Genesis were one of the leading lights of the ’70s British progressive rock movement that also spawned groups like Yes, ELP and Jethro Tull. But the group got off to a rather slow start — especially in America, where the band had a harder time breaking through than in their native England.
They would eventually go on to massive touring success stateside, but Genesis made their U.S. debut on Dec. 11, 1972 with a sparsely-attended gig at Boston’s Brandeis University.
Genesis had solidified what many fans consider their most classic lineup with the release of their previous album Nursery Cryme in 1971. Now consisting of singer Peter Gabriel, keyboardist Tony Banks, bassist Mike Rutherford, guitarist Steve Hackett and drummer Phil Collins, the group followed up with 1972’s Foxtrot, which contained Genesis classics like "Watcher of the Skies" and the 24-minute progressive rock epic "Supper’s Ready."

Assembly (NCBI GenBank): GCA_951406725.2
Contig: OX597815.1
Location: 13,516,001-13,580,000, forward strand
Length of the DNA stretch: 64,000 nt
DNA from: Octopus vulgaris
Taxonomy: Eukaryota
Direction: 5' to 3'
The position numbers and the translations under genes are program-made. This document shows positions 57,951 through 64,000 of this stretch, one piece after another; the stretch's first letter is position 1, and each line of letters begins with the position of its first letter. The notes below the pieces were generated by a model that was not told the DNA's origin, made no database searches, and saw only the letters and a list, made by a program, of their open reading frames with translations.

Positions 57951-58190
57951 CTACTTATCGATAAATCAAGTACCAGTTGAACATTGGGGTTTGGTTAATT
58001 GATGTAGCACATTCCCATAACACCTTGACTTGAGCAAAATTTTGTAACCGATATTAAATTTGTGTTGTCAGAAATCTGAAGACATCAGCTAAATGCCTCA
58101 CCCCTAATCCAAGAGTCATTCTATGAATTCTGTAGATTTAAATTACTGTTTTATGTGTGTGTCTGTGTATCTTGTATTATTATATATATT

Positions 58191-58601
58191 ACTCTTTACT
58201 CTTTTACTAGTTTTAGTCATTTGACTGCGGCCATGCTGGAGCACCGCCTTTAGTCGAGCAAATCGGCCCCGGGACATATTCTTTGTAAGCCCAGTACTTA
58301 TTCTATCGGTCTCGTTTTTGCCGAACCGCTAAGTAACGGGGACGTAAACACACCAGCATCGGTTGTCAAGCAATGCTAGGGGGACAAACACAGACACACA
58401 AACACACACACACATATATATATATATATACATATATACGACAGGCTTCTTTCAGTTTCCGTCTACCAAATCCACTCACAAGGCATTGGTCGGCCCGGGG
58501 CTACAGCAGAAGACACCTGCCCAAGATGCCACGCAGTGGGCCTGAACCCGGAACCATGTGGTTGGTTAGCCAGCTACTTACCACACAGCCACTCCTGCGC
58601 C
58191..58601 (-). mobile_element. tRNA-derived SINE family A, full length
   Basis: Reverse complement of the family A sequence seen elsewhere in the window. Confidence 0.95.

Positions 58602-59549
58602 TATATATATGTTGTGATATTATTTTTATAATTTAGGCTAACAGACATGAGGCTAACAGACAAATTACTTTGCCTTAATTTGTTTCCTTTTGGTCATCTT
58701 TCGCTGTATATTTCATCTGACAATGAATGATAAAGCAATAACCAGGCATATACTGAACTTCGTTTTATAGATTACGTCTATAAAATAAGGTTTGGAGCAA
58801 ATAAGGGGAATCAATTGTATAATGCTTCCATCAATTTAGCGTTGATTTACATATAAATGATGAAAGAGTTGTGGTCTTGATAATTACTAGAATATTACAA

Foxtrot reached No. 12 in the U.K. charts, and with an American label finally firmly on board, Genesis performed at Brandeis University as a warm-up gig for the group’s "official" American debut two days later at Philharmonic Hall in New York. Shows from that era featured Gabriel in makeup and costume changes for every song in the set, which included such Genesis essentials as "The Musical Box," "Return of the Giant Hogweed" and "The Knife." But the highlight of the set was undoubtedly "Supper’s Ready," which featured Gabriel ascending to the heavens via a system of wires at the song’s conclusion.
Though the band’s first U.S. "tour" basically consisted of just those two shows, they returned to America in 1973 for a series of higher-profile gigs, and once the word-of-mouth began to spread, Genesis ultimately went on to become a reliable arena-filling headline act by the mid-to-late ’70s. In the ’80s the group — now led by Collins — would go on to become one of the largest concert draws in the world on the back of a vast catalog of pop hits.
© Ultimateclassicrock, by Sterling Whitaker